Skip to Content
Streetsblog USA home
Log In

Wednesday’s Headlines From Around the Nation

12:01 AM EDT on April 29, 2020

    • Federal road safety regulators know that pedestrian deaths are on the rise, and the blame can be placed on increasingly larger vehicles. The problem? They just don’t care, according to a new Government Accountability Office report. (Vice, Streetsblog)
    • Even with much travel ground to a halt, global carbon dioxide emissions are down just 5.5 percent. We need to do better than that every year to avoid a climate-change catastrophe (The Grist). As coronavirus lockdowns ease up a bit, people are starting to walk and drive more — but they’re still not taking transit. This is bad news for the climate (Energy Institute at Haas). If people aren’t going to crowd onto trains and buses anymore, cities need to make sure they get on a bike instead of into a car (Fast Company).
    • Women make up the majority of transit users, but they’re still severely under-represented among transportation planners and engineers. (
    • Texas should take the $15 billion it’s wasting on freeway widening projects in Houston and Austin and give it to struggling small businesses instead. (D Magazine)
    • Denver is finally getting masks for transit workers, and is asking passengers to wear them as well. (Colorado Politics)
    • Parking makes development — and rents — more expensive, and transit harder to use. That’s why San Jose is considering reducing its parking requirements. (Spur)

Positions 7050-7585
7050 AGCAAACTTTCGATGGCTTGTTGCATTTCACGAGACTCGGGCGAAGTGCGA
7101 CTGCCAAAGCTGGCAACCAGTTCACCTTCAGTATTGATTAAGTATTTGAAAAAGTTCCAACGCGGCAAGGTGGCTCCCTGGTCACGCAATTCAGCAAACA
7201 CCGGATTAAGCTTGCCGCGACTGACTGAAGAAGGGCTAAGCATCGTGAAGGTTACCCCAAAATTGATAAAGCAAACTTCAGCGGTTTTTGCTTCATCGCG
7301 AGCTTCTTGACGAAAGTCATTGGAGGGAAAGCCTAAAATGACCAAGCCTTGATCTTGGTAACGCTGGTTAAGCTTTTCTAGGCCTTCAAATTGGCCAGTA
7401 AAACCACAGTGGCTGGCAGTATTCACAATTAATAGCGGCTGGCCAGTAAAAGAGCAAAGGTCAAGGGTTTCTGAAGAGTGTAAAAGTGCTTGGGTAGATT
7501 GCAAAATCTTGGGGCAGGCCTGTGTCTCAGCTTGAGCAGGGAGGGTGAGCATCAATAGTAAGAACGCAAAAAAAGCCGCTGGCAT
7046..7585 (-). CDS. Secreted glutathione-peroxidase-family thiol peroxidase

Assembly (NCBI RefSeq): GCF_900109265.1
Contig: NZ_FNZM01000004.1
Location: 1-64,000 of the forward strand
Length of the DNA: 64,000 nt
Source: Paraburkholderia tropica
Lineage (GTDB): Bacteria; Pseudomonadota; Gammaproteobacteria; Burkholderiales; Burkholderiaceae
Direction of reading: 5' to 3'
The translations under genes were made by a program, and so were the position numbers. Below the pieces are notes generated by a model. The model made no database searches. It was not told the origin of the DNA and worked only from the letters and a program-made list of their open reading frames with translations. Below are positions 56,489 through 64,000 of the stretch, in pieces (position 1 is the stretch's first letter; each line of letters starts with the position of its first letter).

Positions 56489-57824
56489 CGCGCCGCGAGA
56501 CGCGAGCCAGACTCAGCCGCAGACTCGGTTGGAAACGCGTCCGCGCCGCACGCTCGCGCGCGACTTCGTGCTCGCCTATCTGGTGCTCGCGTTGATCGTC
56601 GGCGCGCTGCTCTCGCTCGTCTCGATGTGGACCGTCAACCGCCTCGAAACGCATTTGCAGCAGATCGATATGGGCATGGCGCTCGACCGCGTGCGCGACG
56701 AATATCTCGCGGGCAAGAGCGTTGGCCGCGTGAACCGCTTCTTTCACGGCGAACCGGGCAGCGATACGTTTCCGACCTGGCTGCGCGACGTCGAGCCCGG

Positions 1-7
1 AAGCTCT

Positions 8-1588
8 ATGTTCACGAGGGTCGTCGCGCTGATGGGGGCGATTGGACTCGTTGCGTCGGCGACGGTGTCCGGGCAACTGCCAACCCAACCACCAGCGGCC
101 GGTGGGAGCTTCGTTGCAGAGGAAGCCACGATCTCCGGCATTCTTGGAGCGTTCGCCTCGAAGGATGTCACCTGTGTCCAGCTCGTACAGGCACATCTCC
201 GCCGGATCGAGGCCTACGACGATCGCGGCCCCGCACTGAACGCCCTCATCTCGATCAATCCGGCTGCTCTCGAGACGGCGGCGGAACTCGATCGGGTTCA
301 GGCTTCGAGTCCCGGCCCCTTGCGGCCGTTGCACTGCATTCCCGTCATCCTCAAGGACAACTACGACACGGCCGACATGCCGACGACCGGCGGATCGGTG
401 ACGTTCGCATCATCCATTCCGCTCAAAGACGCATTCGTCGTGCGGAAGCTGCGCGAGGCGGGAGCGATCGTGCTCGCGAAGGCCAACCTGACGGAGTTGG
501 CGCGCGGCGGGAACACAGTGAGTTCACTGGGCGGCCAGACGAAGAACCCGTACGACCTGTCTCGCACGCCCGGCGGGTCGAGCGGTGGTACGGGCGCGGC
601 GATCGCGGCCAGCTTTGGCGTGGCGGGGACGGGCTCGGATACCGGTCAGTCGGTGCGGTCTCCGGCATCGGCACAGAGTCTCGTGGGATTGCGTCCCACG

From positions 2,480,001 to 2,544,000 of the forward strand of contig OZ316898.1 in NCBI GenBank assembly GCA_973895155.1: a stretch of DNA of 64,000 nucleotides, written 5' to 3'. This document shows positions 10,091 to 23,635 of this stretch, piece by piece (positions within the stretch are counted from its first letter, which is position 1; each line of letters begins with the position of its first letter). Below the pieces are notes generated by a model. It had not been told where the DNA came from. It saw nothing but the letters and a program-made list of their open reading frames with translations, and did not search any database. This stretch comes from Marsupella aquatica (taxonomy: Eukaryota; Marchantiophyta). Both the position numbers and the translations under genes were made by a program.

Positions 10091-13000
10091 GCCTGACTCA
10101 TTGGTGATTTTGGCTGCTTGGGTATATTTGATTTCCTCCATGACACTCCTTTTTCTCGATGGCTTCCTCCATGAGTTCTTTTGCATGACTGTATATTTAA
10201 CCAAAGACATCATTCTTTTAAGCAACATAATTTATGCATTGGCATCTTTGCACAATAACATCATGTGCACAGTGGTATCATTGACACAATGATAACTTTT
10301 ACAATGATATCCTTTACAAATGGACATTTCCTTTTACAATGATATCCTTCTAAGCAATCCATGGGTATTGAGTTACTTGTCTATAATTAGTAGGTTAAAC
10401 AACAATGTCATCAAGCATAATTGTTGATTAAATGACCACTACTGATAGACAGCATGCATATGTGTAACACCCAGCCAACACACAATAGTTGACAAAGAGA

• The Atlanta suburb of Dunwoody became the first city in Georgia to pass a law strengthening protections for cyclists and pedestrians against aggressive drivers. (WSB)
    • Uber is under fire in San Francisco for saying it will no longer deliver food to a low-income neighborhood. (The Verge)
    • Vilnius, the capital of Lithuania, is turning its streets into vast outdoor cafes so businesses can reopen while diners maintain social distancing. (The Guardian)
    • A Kansas bike shop salvaged dozens of bicycles that a bike-share company had dumped at a scrap yard, repaired them and donated them to a youth organization. (Associated Press)

Stay in touch

Sign up for our free newsletter

More from Streetsblog USA

Friday’s Headlines Are Tired Out

Whether it's from degradation or the dust resulting from wear and tear, it's becoming increasingly clear that tire and brake emissions are harmful, perhaps even exceeding tailpipe emissions.

September 22, 2023

Study: What Road Diets Mean For Older Drivers

"After a road diet, all motorists seem to drive at a rate that feels comfortable to a mildly-impaired older adult."

September 22, 2023

Op-Ed: Why Is Fare Evasion Punished More Severely than Speeding?

A.B. 819 offers California the opportunity to decriminalize fare evasion and replace punitive measures with more equitable approaches.

September 21, 2023

Talking Headways Podcast: Local Culture and Development

We chat with Tim Sprague from Phoenix about supporting local culture through development projects and the importance of sustainable development and transportation.

September 21, 2023

City of Yes Yes Yes! Adams Calls for Elimination of Parking Mandates on ALL New Housing

Mayor Adams today announced the historic end to one of the city’s most antiquated — and despised — zoning laws requiring the construction of parking with every new development.

September 21, 2023
See all posts